The Labor Department says it is cracking down on firms that fail to pay interns properly and expanding efforts to educate companies, colleges and students on the law regarding internships. “If you're a for-profit employer or you want to pursue an internship with a for-profit employer, there aren't going to be many circumstances where you can have an internship and not be paid and still be in compliance with the law,” said Nancy J. Leppink, the acting director of the department's wage and hour division. Note from the author: The rules discussed in this article are being applied to for-profit firms but not to government. Many government internships, including those at congressional offices, are unpaid. The Labor Department is not trying to prohibit this arrangement. Source: New York Times, April 2, 2010. Another one of the Ten Principles of Economics is that governments can sometimes improve market outcomes. Indeed, policymakers are led to control prices because they view the market's outcome as unfair. Price controls are often aimed at helping the poor. For instance, rent-control laws try to make housing affordable for everyone, and minimum-wage laws try to help people escape poverty. Yet price controls often hurt those they are trying to help. Rent control may keep rents low, but it also discourages landlords from maintaining their buildings and makes housing hard to find. Minimum-wage laws may raise the incomes of some workers, but they also cause other workers to be unemployed. Helping those in need can be accomplished in ways other than controlling prices. For instance, the government can make housing more affordable by paying a fraction of the rent for poor families. Unlike rent control, such rent subsidies do not reduce the quantity of housing supplied and, therefore, do not lead to housing shortages. Similarly, wage subsidies raise the living standards of the working poor without discouraging firms from hiring them. An example of a wage subsidy is the earned income tax credit, a government program that supplements the incomes of low-wage workers. Although these alternative policies are often better than price controls, they are not perfect. Rent and wage subsidies cost the government money and, therefore, require higher taxes. As we see in the next section, taxation has costs of its own.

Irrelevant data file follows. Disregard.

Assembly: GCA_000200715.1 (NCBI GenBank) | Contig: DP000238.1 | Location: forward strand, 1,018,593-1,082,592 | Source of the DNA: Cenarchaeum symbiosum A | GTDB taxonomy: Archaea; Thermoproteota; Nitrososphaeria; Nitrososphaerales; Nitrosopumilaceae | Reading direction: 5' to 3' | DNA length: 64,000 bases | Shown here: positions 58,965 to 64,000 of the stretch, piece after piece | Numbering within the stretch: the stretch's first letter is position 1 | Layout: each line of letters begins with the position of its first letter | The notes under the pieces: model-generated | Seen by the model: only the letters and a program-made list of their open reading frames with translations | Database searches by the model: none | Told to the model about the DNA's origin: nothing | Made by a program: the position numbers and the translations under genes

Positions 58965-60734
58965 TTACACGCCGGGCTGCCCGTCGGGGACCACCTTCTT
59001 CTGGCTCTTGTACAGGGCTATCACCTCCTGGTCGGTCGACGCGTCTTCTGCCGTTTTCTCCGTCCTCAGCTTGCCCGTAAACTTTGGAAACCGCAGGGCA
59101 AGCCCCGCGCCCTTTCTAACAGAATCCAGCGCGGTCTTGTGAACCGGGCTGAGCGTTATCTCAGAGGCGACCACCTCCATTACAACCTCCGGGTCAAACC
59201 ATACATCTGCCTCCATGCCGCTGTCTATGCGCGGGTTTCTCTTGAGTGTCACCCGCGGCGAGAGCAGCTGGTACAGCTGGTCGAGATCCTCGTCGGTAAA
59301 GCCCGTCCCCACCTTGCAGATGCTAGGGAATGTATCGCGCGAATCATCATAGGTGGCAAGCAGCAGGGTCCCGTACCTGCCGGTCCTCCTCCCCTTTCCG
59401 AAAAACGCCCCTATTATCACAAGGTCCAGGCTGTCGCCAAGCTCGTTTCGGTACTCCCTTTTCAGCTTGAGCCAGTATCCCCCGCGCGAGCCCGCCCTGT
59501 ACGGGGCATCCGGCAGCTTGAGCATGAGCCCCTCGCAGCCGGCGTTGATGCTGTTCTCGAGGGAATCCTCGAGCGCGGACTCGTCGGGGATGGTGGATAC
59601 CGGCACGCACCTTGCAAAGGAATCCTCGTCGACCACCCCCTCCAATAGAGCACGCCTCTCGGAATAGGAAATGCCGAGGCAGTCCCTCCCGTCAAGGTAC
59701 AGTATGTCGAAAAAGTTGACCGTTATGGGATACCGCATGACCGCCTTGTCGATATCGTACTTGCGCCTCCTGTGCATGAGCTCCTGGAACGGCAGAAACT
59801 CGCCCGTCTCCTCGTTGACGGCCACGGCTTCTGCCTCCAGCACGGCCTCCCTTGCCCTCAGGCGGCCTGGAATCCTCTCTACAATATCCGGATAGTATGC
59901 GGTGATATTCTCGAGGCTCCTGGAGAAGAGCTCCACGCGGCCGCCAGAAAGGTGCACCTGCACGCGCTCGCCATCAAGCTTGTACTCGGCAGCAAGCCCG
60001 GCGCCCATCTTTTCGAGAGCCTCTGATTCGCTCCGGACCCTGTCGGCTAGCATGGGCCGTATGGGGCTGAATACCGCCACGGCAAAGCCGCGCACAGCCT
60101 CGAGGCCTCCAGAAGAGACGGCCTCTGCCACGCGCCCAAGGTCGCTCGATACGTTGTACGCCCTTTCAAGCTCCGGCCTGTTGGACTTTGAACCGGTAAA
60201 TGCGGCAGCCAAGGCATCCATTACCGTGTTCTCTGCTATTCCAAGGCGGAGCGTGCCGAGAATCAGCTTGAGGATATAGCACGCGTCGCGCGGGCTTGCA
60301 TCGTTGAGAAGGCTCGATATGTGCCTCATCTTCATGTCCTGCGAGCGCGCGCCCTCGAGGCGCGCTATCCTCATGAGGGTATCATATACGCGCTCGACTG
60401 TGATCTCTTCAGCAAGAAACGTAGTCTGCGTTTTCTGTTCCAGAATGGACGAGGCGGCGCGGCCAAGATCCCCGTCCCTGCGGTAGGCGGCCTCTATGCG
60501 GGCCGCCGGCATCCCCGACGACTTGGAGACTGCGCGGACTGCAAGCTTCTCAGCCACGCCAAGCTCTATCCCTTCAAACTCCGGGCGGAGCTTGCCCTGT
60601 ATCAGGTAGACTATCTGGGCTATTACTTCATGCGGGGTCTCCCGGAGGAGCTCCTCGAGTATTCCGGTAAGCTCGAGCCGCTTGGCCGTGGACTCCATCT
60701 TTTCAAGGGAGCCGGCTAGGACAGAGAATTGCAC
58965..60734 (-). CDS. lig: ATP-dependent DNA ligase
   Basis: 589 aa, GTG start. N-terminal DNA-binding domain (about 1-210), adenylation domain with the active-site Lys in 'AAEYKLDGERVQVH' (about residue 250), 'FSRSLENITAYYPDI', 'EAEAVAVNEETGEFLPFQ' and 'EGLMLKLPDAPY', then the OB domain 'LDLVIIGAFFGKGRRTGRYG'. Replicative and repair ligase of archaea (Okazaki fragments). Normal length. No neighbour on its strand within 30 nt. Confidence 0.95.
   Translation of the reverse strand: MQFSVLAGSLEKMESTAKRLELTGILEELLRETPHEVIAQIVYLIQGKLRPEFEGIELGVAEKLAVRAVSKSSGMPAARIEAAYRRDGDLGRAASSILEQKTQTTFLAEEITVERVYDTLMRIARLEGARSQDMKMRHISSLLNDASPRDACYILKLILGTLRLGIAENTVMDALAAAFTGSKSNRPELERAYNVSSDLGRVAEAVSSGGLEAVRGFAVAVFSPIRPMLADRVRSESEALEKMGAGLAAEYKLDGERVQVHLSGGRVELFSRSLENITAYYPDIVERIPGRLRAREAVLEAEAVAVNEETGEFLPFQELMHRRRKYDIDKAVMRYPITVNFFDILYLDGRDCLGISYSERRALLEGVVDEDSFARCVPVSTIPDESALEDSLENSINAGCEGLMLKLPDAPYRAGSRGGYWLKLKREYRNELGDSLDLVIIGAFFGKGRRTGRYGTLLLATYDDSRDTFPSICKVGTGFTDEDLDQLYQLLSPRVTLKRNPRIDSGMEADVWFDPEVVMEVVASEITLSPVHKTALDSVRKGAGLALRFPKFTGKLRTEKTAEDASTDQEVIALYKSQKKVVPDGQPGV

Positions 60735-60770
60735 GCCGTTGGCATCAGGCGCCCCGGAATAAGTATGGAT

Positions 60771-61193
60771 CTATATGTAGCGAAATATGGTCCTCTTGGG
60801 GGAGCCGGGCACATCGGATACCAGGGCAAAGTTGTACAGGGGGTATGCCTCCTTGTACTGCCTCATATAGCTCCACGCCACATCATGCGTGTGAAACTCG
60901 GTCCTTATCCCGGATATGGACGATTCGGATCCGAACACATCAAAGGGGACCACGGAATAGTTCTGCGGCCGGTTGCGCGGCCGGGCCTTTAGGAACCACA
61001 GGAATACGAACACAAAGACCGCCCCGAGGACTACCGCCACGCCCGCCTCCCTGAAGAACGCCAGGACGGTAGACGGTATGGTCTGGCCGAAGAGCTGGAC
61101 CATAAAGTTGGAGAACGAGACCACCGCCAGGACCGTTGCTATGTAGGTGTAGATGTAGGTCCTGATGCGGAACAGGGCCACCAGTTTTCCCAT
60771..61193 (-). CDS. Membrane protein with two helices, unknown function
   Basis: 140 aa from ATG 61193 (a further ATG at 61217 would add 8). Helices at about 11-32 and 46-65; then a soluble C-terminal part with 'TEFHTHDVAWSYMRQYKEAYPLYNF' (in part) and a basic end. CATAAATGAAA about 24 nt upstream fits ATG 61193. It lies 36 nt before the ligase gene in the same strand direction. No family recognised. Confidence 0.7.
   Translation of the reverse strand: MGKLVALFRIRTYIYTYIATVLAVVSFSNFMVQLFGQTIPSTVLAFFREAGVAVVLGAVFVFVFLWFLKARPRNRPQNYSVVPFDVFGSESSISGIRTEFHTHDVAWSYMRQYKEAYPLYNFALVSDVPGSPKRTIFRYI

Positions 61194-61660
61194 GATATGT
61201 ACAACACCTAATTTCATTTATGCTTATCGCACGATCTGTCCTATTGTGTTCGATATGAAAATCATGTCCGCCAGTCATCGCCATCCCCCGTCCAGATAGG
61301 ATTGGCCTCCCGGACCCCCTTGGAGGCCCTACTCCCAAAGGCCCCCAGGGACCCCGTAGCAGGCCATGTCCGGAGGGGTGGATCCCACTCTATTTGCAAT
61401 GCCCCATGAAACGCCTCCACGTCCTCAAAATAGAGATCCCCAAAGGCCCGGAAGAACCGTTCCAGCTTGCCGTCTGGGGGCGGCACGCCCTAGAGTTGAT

Quick Quiz Define price ceiling and price floor and give an example of each. Which leads to a shortage? Which leads to a surplus? Why?